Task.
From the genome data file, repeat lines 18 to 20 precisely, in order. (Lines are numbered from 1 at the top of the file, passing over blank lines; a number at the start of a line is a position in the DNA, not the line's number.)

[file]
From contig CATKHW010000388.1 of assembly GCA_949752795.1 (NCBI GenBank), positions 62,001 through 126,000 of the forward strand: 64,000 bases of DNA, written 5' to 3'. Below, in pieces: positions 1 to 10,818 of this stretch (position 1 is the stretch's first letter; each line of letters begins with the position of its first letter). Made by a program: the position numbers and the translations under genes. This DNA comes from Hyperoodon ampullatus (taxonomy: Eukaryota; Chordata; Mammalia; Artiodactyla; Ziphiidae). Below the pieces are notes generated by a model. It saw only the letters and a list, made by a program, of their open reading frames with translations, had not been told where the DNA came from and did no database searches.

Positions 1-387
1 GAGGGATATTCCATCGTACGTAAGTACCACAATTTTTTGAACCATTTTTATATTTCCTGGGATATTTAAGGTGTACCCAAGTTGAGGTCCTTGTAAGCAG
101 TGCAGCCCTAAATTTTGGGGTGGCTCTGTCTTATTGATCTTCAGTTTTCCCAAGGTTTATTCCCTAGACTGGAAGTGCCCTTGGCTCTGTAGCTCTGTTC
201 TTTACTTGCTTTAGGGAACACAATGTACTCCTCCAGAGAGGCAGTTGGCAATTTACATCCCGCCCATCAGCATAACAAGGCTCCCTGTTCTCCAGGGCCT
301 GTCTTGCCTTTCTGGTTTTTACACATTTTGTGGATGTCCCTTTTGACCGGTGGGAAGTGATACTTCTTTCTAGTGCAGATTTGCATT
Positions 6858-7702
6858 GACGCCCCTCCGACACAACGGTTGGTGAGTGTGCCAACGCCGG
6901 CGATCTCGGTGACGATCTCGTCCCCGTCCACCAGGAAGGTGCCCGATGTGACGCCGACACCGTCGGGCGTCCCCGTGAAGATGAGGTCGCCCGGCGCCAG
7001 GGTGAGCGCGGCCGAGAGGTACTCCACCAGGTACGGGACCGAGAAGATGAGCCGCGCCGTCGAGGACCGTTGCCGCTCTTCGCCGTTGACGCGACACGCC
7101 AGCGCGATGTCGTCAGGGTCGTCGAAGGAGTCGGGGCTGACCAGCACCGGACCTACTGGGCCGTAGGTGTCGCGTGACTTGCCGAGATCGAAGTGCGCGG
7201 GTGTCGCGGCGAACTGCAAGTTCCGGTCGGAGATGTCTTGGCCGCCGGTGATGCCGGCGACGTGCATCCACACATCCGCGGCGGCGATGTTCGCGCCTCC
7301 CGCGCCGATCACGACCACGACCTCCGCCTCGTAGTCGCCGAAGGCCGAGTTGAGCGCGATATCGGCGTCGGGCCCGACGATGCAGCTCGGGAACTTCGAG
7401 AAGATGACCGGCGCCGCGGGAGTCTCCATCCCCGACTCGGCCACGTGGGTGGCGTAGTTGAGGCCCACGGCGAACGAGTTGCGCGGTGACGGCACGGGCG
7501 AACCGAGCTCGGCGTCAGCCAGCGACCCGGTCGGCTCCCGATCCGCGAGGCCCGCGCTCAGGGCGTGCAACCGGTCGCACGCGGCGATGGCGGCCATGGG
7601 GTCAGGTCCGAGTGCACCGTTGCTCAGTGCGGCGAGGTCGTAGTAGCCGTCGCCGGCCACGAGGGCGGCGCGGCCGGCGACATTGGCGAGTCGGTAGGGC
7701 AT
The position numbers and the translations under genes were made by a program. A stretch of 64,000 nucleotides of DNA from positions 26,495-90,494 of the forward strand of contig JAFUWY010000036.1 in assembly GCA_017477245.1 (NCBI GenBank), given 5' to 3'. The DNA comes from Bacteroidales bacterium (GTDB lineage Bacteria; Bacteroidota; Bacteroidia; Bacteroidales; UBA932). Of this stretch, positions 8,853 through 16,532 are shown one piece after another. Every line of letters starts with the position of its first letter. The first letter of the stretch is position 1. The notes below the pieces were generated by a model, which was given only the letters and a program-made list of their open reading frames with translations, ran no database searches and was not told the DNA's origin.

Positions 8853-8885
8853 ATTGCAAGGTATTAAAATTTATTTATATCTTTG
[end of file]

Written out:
The position numbers and the translations under genes were made by a program. A stretch of 64,000 nucleotides of DNA from positions 26,495-90,494 of the forward strand of contig JAFUWY010000036.1 in assembly GCA_017477245.1 (NCBI GenBank), given 5' to 3'. The DNA comes from Bacteroidales bacterium (GTDB lineage Bacteria; Bacteroidota; Bacteroidia; Bacteroidales; UBA932). Of this stretch, positions 8,853 through 16,532 are shown one piece after another. Every line of letters starts with the position of its first letter. The first letter of the stretch is position 1. The notes below the pieces were generated by a model, which was given only the letters and a program-made list of their open reading frames with translations, ran no database searches and was not told the DNA's origin.

Positions 8853-8885
8853 ATTGCAAGGTATTAAAATTTATTTATATCTTTG